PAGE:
As the Amendment 1 Is For Everyone campaign of the H2O Coalition and AIF rolls out in response to the Everglades Trust’s push to have the state spend the bulk of Amendment 1 money buying more land south of Lake Okeechobee, one might wonder if this is about a lot more — and a lot less — than Everglades restoration. After all, the state committed another $880 million just two years ago to finish Everglades restoration, and those projects have barely begun. So what is really going on?
The answer might lay in the fact that no advocacy group survives success. If there is no problem, it has a problem.
This may be why the Everglades groups are trying to co-opt the issue of Lake O discharges and are proposing an Everglades-centric solution — spending up to half a billion dollars of Amendment 1 money to buy more land south of Lake O, land the responsible government agencies say isn’t needed and for which there is no project planned and no money to build if one was planned.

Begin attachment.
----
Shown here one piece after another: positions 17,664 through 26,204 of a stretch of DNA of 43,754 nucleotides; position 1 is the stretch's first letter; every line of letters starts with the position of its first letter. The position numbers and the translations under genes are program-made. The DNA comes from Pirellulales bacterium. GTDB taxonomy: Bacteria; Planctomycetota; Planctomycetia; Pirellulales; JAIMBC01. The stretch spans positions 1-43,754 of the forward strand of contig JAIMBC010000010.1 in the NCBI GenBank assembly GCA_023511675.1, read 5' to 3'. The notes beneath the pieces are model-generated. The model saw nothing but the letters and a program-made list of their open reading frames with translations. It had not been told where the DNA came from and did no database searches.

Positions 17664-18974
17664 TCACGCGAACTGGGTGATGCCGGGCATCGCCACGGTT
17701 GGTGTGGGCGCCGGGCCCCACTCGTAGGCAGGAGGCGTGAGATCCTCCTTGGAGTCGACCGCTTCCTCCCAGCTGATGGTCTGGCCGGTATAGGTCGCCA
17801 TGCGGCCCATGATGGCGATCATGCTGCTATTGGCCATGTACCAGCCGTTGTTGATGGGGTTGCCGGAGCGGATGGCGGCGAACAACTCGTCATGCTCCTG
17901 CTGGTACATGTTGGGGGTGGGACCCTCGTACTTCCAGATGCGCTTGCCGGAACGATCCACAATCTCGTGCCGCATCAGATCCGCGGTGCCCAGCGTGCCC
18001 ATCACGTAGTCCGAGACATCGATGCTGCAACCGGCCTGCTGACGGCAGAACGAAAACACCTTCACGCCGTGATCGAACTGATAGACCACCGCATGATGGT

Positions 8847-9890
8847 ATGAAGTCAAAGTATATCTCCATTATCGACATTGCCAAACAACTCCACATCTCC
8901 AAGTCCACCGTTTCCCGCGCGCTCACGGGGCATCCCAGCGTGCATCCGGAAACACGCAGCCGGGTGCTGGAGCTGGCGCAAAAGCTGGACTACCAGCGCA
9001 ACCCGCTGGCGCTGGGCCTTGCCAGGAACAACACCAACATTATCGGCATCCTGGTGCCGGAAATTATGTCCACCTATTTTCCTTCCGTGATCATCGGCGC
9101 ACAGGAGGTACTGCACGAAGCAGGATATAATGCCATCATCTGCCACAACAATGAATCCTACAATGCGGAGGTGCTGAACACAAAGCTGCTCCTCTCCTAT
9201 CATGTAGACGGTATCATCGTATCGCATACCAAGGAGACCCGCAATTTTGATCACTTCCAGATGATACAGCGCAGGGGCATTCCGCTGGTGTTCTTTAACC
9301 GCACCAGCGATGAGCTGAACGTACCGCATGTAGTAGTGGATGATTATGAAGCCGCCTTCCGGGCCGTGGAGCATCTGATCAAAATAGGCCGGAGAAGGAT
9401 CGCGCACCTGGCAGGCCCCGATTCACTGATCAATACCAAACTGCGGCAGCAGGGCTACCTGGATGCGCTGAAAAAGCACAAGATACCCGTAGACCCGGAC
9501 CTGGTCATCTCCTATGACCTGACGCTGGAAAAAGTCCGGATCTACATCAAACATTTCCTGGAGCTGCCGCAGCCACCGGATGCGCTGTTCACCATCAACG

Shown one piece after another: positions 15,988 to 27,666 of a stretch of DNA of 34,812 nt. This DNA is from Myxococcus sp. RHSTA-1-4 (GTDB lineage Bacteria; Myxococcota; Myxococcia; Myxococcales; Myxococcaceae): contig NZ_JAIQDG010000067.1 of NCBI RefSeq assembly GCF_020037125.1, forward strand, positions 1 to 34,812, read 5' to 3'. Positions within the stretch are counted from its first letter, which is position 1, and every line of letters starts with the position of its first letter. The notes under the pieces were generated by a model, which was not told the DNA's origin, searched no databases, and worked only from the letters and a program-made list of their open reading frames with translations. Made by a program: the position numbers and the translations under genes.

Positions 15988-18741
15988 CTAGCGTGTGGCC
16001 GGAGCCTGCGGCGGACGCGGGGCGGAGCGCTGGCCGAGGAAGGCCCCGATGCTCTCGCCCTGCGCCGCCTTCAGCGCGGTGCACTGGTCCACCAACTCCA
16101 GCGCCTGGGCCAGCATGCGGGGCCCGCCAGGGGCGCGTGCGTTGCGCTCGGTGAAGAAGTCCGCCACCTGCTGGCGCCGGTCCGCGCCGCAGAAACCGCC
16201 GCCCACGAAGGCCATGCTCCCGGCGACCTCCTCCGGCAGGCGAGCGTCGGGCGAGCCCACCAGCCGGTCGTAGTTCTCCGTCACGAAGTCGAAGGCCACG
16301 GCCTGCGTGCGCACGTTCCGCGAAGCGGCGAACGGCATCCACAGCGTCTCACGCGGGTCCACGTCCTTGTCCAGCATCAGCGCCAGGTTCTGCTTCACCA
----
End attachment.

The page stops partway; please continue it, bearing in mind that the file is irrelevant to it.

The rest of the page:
It just doesn’t seem to make any sense — until you look at it from the limited perspective of the Everglades advocacy groups. Hitching a ride on Lake O discharges and tying them to land purchases south of Lake O may be the only way for them to get out of Everglades restoration alive.